From a 1972 Gazette edition:
The little white house behind shrubs at the corner of Cooke street and Tilton Way that, for more than three decades, has been a home away from home for household help in Edgartown, no longer will be welcoming the lonely next summer.
Mrs. Edna Smith, who in 1939, with the late Mrs. Louise Harper conceived the idea of the Open Door Club, a friendly, hospitable place where black help in Edgartown could come on their days off, cook their meals and rest a little, has been forced by poor health to sell her house.
“It’s meant a lot to me, and I only wish I had been able to keep it,” Mrs. Smith, a gentle and very soft-spoken woman, said the other day. “But I’m 77 years old, and I’m just not able to take care of it. At least, through God, I have been able to be of a little help to my people, and I’m ever so grateful for that.”
Mrs. Smith was a housekeeper for a Winchester family summering in Edgartown, when she first, as she recalls it, “prayed to God to tell me what I ought to do to be of help to my people and He came to me in a dream and told me.” The Open Door Club was the result.
Early each spring, Mrs. Smith would open the club with a kindly invitation to all domestic workers to join. In its first years, before the white cottage where it met for so long was built, its members gathered in the Lyman Norton cabin that Mrs. Smith rented, and sang and cooked and chatted on Thursdays and Sundays — most hired help’s days off.
The club was started before she was married, in 1940, to the late James L. Smith, who once had worked for Oliver Wendell Holmes Jr., one of the most famous of the country’s Supreme Court justices. He was a butler and a houseman for the Judge for 10 years, stopping only when he felt it his duty to serve his country in World War I. When he was asked what Justice Holmes was like, he said that in all the years he had worked for Justice Holmes, he had never seen him excited. “Except one time, when he got vexed at a printer, who had misplaced a period or a comma in one of his speeches. The Judge and I never had a cross word, and only once did Mrs. Holmes and I have words, but that was quickly ironed out. I never had any trouble with the other servants either. There were five Irish women working there then. If I got along with them, I certainly would say I was doing pretty nicely.”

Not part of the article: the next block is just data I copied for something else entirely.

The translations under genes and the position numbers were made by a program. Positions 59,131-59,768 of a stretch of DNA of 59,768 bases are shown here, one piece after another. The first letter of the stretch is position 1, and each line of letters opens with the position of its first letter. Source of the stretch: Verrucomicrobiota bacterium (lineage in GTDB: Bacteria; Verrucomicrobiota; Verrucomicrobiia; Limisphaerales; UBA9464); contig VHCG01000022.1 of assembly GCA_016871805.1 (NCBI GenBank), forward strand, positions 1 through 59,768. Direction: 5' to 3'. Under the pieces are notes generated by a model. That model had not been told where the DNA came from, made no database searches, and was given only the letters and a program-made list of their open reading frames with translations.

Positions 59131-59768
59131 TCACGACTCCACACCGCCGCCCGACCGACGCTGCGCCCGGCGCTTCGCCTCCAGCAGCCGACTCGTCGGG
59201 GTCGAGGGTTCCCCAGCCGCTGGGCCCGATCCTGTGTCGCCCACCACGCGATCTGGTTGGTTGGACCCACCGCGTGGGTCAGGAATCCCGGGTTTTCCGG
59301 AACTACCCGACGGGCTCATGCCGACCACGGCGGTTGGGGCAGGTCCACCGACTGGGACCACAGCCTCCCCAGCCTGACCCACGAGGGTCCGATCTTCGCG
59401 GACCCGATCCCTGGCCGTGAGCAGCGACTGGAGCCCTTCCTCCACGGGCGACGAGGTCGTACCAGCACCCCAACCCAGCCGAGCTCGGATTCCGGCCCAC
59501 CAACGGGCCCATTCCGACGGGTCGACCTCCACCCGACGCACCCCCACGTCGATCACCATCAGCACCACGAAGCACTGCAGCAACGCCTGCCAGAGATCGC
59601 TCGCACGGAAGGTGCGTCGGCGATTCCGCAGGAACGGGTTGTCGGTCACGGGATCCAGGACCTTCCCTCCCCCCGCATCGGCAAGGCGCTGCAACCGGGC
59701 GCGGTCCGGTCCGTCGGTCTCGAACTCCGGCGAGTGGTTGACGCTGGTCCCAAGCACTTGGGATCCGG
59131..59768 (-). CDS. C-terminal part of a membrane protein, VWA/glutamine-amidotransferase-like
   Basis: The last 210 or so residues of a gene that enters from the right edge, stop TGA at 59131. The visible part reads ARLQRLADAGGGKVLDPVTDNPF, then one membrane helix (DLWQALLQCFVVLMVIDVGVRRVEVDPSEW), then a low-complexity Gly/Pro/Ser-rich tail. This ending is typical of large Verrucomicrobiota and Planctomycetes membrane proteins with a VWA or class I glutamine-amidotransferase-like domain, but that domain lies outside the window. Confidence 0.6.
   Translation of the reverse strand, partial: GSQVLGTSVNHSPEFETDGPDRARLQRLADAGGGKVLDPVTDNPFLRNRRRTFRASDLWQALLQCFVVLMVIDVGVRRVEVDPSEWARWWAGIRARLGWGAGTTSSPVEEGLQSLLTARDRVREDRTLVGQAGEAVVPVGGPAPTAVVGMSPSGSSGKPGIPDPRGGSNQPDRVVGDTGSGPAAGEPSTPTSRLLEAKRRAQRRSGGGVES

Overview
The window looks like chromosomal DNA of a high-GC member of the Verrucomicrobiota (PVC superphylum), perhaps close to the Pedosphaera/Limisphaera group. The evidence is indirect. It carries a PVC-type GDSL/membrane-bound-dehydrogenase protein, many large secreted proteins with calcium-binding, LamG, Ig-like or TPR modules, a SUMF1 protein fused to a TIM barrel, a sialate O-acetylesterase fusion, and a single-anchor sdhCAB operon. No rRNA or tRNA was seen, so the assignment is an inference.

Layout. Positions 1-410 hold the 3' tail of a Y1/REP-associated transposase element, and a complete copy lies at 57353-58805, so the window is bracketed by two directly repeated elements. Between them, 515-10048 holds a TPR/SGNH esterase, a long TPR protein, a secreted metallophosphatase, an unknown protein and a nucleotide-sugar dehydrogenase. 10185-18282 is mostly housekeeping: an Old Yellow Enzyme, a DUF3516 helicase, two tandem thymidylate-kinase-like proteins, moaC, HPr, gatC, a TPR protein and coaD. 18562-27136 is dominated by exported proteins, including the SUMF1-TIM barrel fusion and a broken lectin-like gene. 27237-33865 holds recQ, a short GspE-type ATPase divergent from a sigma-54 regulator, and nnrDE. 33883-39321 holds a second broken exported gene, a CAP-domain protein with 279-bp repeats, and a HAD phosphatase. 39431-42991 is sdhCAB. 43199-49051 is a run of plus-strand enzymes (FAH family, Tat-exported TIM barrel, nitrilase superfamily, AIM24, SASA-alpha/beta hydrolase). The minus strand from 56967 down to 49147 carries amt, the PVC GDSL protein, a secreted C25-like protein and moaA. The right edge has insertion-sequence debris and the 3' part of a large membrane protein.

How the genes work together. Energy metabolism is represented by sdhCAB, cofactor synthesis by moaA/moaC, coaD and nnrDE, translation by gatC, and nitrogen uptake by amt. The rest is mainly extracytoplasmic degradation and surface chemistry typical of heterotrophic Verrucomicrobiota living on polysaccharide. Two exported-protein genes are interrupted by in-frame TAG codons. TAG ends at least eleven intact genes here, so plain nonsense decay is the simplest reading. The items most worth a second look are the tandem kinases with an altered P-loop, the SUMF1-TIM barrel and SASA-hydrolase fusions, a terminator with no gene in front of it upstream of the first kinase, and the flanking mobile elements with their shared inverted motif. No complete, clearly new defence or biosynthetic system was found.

Together, in 1944, the Smiths built the house Mrs. Smith has just sold to Mr. and Mrs. Robert Lawrence of Holbrook.
Happily recalling those early days of her marriage and of the Open Door Club, Mrs. Smith talked of the club’s summer picnics on the State Beach or South Beach, and the fishing parties Mr. Smith organized for the half dozen or so male domestics who were club members.
“And we used to have loads of people come to our annual tea parties,” she said. “They were always the second Thursday in August. We’d gather outdoors on the lawn, and employers would come along with club members. In 1958, we broke all our records with 209 guests!”
That year the program included “an abundance of spiritual singing,” Mrs. Smith reported in the Gazette. There was a reading by Mrs. Margaret McBride and a tumbling dance by Gloria Brothers. Among the soloists were Patrick Bibbens and John Hanna, both of whom had sung with Mahalia Jackson. The Rev. S. Read Chatterton of the Federated Church in Edgartown was the principal speaker, and E. Jared Bliss responded to a welcome on behalf of the guests. As always, Mrs. Smith recounted how she and the late Mrs. Harper had been inspired to start the club.
“As you travel along in your daily task
Keep love in your heart, in your eyes a smile,
Give a word of cheer to those who are blue,
A warm hand clasp will help some too,
To those you may meet along the way.”
That was the way Mrs. Smith liked to close her reports of club meetings, and her start-of-the-season invitations to new members. That is the philosophy by which she hopes the Open Door Club will be long remembered.
Compiled by Cynthia Meisner